by Karen Alberg Grossman

How cool that each store reflects the vision, and the personality, of its owner.

Victor Scognamiglio, Victor Talbots, Greenvale

About 40 years ago, while still in high school, Victor Scognamiglio (above, center left, with some members of his team,  Petagay Powell, Gary Sandler, and Enzo Giambalvo) took a job at a men’s formalwear store and discovered he loved working with brides and grooms. Soon after, he started attending bridal shows and delivering formalwear out of a van. This side business ultimately led to his first store: a 600 square foot space with a single mannequin clothed in a Charles Jourdan tuxedo, size 42 regular. When the first customer who looked like a 42 regular entered the store, Victor delivered his best pitch and sold the tux and trimmings right off the mannequin. He knew he’d found his calling.

Fast forward to now, Victor runs one of the finest formalwear shops in the country in a spacious 4500 square foot building.

A believer in exclusivity, he aligns himself with top makers in Italy and the UK, and then tweaks the product to make it his own, ordering only a limited amount (12-15 pieces) of each style. “The craftsmen remind me that since I create my own product, I can’t send it back. But I’m okay with that: my customers want exclusivity.”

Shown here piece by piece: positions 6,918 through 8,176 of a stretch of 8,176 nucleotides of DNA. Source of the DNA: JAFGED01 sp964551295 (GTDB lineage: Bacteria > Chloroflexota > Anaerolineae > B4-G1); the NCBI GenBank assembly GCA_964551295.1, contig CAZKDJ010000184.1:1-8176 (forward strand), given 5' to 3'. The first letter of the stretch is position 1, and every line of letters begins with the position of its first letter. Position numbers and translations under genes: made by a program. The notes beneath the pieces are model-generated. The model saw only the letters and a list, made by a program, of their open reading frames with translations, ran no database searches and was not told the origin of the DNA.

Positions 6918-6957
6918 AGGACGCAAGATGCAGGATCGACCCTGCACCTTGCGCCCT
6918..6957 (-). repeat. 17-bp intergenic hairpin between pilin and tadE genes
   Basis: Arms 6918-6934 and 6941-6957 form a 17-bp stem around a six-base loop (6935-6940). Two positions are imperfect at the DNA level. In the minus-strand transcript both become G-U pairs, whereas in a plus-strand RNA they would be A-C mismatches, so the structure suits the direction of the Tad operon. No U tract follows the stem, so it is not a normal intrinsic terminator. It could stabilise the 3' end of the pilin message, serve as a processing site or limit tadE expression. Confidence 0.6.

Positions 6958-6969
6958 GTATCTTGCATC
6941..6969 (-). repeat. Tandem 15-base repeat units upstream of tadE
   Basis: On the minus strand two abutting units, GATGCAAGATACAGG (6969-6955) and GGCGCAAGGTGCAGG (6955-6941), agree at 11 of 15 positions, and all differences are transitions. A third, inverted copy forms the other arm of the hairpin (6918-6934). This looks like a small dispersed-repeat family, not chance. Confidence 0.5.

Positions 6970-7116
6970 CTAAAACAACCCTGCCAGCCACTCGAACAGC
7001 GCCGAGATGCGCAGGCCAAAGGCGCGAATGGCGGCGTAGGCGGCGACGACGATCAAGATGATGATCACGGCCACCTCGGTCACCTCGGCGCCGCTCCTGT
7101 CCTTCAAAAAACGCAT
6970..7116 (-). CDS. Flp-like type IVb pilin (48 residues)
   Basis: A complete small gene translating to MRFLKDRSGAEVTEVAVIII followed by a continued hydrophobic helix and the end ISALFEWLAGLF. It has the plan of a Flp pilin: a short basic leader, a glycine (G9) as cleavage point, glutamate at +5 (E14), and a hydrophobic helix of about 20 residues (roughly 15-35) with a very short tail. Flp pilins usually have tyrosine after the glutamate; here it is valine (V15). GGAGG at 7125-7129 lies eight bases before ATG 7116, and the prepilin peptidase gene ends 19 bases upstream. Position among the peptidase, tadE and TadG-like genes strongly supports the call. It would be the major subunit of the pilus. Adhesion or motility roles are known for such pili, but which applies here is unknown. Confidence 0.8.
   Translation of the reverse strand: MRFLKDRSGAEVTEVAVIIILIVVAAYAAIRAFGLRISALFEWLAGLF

Victor is most proud of his recently renovated upper-level tailor shop that houses seven tailors. (This atelier is where Meet the Parents with Ben Stiller was filmed! Other positive press: a 15-year-run with CBS dressing Boomer Esiason for NFL Today, and dressing Mayor Eric Adams for the Met Gala.)

Enzo Giambalvo, Karen Alberg Grossman, Victor Scognamiglio, and Gary Sandler take the tour of Victor Talbot’s.

“Alterations are the core of our business,” Victor explains. “We offer lifetime service: bespoke tailoring, pressing, maintenance. We believe fit is all-important: even a half-inch makes a notable difference in how a guy looks. We never have sales because our customers don’t want marked-down merchandise: they want what’s new and fresh; they want something special. Since they don’t dress up every day, they want that wow!”

Key brands range from Varvatos and Hugo Boss to Pal Zileri, Corneliani, Oxxford, Scabal and Brioni. “But whether the customer buys Varvatos or Brioni, he gets the same treatment here,” Victor explains. His private label suits run from $1400 -$4000. Made-to-measure has grown to more than a third of the suit business. And while he personally loves a Neapolitan shoulder (his family is from Naples), not many customers understand it.

In addition to his team of great sellers, Victor is proud that both his daughters are now working in the business: Ashley handles social media and e-commerce; Britney is VP of operations. Welcome Gen 2!

Jim Foley, Amir Moradi, Rich O’Boyle, Woodbury Men’s Shop, Woodbury


Jim Foley (above, left) spent the first 24 years of his career working with Thomas Miller at his legendary Woodbury Long Island store. “When Tom retired and sold to Mitchells, the team moved to Marsh’s. But our customers missed us in Woodbury so in 2012, the week of Hurricane Sandy, we opened a half mile down the road from where we started…”